Two parts mosaic of the M45 cluster. ASA 10" astrograph, Modified Canon 350D, total integration 40x8' + 17x30" for each panel in three nights. Calibration in Iris, processing in PixInsight and Photoshop CS.
My intent during the shooting and processing of this image was not to produce a very deep rendition, but rather to enhance the subtle interplay of colours of the nebula and surrounding stars. One of the early problems encountered during the acquisition of the "deep" data set (40x8') was that the bright stars of the cluster overpowered the surrounding area, badly saturating, being way too obtrusive and loosing any trace of colour. To overcome this problem I acquired a second data set formed by a sequence (17 subframes) shot at a much shorter exposure: only 30 s. The simple procedure presented here shows how is possible to use this "light" data set to seamlessly correct the brightest areas of the "deep" data set.
1) The two data sets
After calibration, registration, correction of background, and rough colour balance, the two data sets received a preliminary stretch by means of the hyperbolic arcosine function implemented in Iris. To enhance the fainter nebula, the "deep" data set received a more pronounced stretch (asinh 0.003 12) than the "light" set (asinh 0.001 6).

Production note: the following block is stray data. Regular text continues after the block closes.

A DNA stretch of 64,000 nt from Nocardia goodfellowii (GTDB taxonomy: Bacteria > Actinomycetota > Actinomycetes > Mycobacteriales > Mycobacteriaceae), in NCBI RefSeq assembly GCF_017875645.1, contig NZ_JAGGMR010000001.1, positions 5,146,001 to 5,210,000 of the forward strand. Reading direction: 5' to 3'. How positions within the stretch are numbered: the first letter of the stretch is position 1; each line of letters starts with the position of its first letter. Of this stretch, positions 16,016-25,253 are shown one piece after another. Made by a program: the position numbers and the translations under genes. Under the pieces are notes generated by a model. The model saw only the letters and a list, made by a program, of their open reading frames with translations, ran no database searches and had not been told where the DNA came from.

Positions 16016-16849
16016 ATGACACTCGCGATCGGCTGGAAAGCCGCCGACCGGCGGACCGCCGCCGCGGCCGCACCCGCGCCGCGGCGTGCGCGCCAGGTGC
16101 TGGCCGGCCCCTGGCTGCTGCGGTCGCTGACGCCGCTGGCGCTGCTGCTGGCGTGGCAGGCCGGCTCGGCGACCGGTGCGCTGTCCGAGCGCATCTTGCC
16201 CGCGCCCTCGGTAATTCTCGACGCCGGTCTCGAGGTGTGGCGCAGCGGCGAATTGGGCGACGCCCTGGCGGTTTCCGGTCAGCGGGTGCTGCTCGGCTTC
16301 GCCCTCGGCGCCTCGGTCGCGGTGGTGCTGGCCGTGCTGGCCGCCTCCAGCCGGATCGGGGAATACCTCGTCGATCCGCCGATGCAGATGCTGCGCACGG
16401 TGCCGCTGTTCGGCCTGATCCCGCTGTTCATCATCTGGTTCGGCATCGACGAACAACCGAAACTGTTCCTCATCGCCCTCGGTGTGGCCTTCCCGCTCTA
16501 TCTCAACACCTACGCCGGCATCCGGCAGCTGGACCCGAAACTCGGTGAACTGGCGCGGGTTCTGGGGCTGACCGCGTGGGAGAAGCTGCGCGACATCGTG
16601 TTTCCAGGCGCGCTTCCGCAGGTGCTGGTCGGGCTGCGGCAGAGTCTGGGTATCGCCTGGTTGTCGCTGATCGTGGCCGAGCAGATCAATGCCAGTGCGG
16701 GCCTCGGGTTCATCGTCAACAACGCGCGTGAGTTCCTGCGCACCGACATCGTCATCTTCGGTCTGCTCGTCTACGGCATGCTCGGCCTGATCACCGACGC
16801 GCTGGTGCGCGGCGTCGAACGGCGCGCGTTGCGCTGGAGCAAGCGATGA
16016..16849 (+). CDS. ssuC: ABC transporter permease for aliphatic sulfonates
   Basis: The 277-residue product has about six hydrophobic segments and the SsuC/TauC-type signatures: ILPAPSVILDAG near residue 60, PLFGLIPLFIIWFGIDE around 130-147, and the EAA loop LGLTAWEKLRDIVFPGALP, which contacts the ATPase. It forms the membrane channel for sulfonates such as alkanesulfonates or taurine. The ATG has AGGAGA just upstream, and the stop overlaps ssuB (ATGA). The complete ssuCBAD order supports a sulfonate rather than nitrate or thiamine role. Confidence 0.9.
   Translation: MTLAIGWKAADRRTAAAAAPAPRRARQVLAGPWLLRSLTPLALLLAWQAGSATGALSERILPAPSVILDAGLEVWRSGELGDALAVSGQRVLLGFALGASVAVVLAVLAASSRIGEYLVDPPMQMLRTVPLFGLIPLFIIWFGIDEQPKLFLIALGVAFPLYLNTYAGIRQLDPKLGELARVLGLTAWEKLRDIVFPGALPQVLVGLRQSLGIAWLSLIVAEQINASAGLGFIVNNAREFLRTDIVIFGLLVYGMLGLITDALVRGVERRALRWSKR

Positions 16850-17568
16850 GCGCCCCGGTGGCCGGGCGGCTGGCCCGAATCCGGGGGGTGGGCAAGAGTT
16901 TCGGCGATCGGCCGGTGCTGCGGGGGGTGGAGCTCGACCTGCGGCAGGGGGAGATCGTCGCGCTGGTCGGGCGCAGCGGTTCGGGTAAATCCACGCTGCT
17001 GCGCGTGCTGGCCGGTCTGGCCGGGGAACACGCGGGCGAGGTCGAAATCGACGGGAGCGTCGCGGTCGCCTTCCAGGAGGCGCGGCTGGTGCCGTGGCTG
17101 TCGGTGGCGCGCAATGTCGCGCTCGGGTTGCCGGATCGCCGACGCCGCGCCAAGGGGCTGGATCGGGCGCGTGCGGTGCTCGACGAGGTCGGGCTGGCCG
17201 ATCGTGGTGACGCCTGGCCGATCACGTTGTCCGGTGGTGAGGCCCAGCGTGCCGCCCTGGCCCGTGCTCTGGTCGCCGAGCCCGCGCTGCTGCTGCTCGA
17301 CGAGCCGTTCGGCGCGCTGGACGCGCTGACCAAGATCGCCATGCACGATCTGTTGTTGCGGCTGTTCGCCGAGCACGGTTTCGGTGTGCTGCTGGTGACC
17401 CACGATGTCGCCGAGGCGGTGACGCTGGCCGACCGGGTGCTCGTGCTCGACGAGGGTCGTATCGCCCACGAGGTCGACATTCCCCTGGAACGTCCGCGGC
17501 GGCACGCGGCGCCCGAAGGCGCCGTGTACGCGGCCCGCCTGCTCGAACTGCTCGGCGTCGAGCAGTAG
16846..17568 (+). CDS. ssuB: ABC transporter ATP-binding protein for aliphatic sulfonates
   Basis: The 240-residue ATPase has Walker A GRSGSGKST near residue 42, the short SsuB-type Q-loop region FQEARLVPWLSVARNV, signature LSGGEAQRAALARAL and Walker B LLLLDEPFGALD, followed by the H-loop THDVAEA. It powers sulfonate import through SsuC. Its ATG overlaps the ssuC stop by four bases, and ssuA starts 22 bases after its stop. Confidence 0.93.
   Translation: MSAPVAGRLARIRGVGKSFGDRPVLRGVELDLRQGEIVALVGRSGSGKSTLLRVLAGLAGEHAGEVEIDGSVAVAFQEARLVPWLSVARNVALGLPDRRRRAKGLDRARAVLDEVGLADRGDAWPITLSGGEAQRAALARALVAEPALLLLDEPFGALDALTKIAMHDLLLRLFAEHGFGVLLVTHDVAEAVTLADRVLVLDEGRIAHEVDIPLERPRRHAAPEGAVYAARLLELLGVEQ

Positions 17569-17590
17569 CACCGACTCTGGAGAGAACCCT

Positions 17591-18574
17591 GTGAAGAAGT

2) Preparation of the star mask
Now, the task is to blend the two data set without causing any artefact at the edge of the fused areas. The key for a correct blending is a mask that allows only the bright stars providing an intermediated area properly feathered for the fusion. The mask is prepared in two steps: first, from a luminance layer (an actual luminance shot though a clear filter, or an artificial luminance synthesised from the RGB channels) a ne image is prepared by drastically regulating the levels in order to maintain only the upper 20% of the histogram. Little nebula is present here and only the brightest stars. Care has to be exercised to determine the proper threshold point. Then this image is low pass filtered through a Gaussian blur operator (3.6 pixels in this case). Levels are further adjusted to attain the right transparency.
3) Final blending
The blending is realised in Photoshop CS by creating two layers. The background is formed by the "deep" image, while the upper layer if formed by the "light" image. The mask is applied to the upper layer: the white areas of the mask make the upper layer visible, while it is invisible in correspondence of the black area. At this stage the final adjustment of the mask can be applied, having an immediate feedback on the end result.
The light layer is applied with a transparency of 80% to further help the smooth transition.
4) End result
Rolling over the mouse with show alternatively the image before and after the process. Not only the brightest stars are reduced in size, but the colours info, that are present at the unsaturated edges of the star image, are brought closer to the star center. This fact will help further processing directed toward increasing the star chroma.
Roll over with the mouse to see a blinking comparison of the images before and after processing.
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Copyright © 2009 by Gimmi Ratto. (January 8, 2009)